The post apocalyptic world has never been so adorable. The quaint little town of Portia may not look the part of a mysterious dystopia, but once you start to interact with the villagers and go relic hunting in the Abandoned Ruins, you quickly realize that there’s a darker history under it all. After creating a character to your liking, players are ushered to the dilapidated workshop left behind by your Pa. You’ll need to register your workshop with the local guild, but after doing so you’ll be able to take on commissions and start earning Gols (the currency for Portia).
Unlike most life management sims that focus on farming as a means to rebuild a town, My Time at Portia focuses more on crafting and relic discovery. Farming is an option, but My Time at Portia’s planter boxes offer a more limited “plant it and forget it” experience that is a sharp contrast to other games in the genre, such as Stardew Valley or Farm Together’s more expansive and high maintenance fields. These smaller boxes does allow for you to spend more time exploring or completing commissions without fear of accidental crop decay, however. They also increase the ease of rearranging your farm, which can be vital in the earlier stages when you’re limited to a super tiny area.
Exploring Portia’s dungeons is going to eat up a good chunk of your time in the game. They provide extremely important resources, not just copper and iron, but precious relics from the past, as well. Some items, like couches and washing machines, can be added to your home and serve as buffs for your character by adding increased stamina or additional hit points. Other items, like data discs, can be turned in to the resource center to unlock vital blueprints that you can then access from the handy book that your Pa left behind for you.
These dungeons are, in general, fairly satisfying when you’re allowed to just explore and loot them, but some are full of baddies which lead to My Time at Portia’s weak spot – combat. Combat is quite limited to just spamming the X button to attack, pressing left bumper for an evasive roll, or holding the right bumper to run. There are a variety of weapons that can be equipped, from tennis rackets to daggers, to improved swords made of heavy metals, and most of them have buffs that can help improve your effectiveness in battle. Its the actual battle itself, that’s problematic.
Often times when confronted with a fight, the enemy AI will just stand in one part of the arena and wait for you to pummel them for a few moments. They make no effort to evade or counter your attacks, they just stand there and take it. Until they don’t any more, and then they pummel you back for a little bit. Just like the enemy, your character is effectively a statue while being attacked as you also have no options for countering beyond using the dodge roll.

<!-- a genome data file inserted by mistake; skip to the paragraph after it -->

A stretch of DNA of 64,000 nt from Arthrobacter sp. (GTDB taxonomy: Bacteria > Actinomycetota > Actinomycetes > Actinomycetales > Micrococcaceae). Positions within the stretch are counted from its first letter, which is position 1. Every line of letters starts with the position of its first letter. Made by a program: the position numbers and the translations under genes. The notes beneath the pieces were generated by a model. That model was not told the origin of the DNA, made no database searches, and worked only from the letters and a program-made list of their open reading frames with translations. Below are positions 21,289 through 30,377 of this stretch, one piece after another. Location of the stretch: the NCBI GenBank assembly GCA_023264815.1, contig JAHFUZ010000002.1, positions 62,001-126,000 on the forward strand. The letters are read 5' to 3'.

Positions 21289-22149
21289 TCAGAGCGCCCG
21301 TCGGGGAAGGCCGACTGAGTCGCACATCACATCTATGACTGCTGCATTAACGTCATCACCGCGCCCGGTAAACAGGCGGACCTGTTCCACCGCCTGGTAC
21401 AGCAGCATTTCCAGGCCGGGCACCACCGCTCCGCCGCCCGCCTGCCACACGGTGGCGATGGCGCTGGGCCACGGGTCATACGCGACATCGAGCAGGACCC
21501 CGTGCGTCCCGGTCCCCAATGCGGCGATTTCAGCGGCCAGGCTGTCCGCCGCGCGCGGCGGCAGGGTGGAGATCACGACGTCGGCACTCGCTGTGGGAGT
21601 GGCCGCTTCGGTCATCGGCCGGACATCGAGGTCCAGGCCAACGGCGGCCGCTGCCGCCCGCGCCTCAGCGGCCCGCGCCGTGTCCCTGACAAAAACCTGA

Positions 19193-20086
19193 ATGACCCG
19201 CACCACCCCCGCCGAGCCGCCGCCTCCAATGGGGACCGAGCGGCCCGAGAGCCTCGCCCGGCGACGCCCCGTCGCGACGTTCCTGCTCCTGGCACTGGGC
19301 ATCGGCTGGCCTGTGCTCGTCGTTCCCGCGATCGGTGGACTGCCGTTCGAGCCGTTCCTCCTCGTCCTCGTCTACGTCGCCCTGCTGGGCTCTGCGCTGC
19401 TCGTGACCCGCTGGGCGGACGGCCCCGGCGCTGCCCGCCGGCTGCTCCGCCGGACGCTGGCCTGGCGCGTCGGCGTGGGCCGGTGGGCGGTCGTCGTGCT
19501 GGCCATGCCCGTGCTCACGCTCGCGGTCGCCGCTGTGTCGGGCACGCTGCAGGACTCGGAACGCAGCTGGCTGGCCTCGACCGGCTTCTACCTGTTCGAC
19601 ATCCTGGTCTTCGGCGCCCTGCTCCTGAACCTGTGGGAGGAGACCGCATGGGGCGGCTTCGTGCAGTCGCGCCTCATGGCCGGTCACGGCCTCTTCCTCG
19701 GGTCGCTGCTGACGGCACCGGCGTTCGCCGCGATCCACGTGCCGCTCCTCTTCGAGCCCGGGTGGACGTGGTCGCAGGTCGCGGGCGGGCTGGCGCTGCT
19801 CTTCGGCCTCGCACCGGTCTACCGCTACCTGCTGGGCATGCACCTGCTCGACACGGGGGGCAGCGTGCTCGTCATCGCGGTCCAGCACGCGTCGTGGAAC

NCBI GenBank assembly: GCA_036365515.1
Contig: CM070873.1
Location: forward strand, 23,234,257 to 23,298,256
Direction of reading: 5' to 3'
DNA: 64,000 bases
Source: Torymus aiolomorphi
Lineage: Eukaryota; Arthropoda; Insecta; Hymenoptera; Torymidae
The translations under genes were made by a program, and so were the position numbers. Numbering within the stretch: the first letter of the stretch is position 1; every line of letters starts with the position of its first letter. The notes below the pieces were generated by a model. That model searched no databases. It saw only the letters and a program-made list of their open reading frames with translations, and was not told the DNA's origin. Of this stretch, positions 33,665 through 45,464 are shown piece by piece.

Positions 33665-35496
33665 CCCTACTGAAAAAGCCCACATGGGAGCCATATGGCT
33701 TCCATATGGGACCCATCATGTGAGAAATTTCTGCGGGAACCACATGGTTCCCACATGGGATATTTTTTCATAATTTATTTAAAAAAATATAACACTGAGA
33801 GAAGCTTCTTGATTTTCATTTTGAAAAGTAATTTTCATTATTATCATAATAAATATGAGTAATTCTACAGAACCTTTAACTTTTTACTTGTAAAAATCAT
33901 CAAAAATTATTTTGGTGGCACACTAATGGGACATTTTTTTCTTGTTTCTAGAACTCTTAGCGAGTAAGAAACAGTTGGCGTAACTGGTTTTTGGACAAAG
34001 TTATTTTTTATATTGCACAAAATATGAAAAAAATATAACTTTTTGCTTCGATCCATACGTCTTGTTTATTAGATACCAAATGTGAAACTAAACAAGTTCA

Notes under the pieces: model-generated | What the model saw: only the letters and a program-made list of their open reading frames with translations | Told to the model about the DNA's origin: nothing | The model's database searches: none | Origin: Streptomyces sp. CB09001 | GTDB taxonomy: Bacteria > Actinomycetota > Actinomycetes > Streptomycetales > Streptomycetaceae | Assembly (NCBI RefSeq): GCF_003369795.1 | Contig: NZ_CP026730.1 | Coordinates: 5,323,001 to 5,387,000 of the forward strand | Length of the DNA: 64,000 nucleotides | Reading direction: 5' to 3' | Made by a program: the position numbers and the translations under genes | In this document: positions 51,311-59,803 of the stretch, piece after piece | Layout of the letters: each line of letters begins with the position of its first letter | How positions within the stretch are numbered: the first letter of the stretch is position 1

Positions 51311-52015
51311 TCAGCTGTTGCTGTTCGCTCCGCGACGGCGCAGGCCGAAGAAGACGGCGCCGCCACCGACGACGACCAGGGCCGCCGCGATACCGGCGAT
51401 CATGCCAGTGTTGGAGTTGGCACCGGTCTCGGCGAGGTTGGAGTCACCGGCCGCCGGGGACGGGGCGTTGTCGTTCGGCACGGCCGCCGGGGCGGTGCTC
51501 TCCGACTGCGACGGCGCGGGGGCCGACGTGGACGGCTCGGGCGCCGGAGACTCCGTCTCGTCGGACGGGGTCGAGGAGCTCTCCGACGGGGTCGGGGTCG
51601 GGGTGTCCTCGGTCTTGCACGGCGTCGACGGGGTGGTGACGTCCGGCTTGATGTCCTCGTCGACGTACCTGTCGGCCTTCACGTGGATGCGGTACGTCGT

There’s one shocking benefit to the weak combat system, and that is the incredibly low difficulty curve. Even when battle sequences pit players against enemies that are more than twice as many levels ahead of them the sequence of “run up, attack, run back” is effective enough to take them down. Which lets you get out of the lackluster combat and back into the more enjoyable crafting and looting loops that are just better executed.
Regardless of what you enjoy most about your time in Portia, there’s plenty of opportunities to do it. While Community Guild commissions are timed and initially framed as your main objective, they’re not necessarily a requirement to succeed in My Time at Portia. If you choose not to partake in certain build opportunities other builders in the city will pick up the commission and do them instead. The opportunity to explore the world, mingle with NPCs, take part in community festivals, find a lover (or two), get married, have children, get divorced, become a martial arts expert or a colorful llama farmer is all laid out for the player to take on at will. Connecting with the NPCs to build relationships can be a bit mundane, as you must interact with them frequently and they have limited amount of dialogue for chat, but there’s so many villagers that you’re generally not attempting to talk to anybody frequently enough to encounter an issue.
A copy of the game was provided for this review by the developer/publisher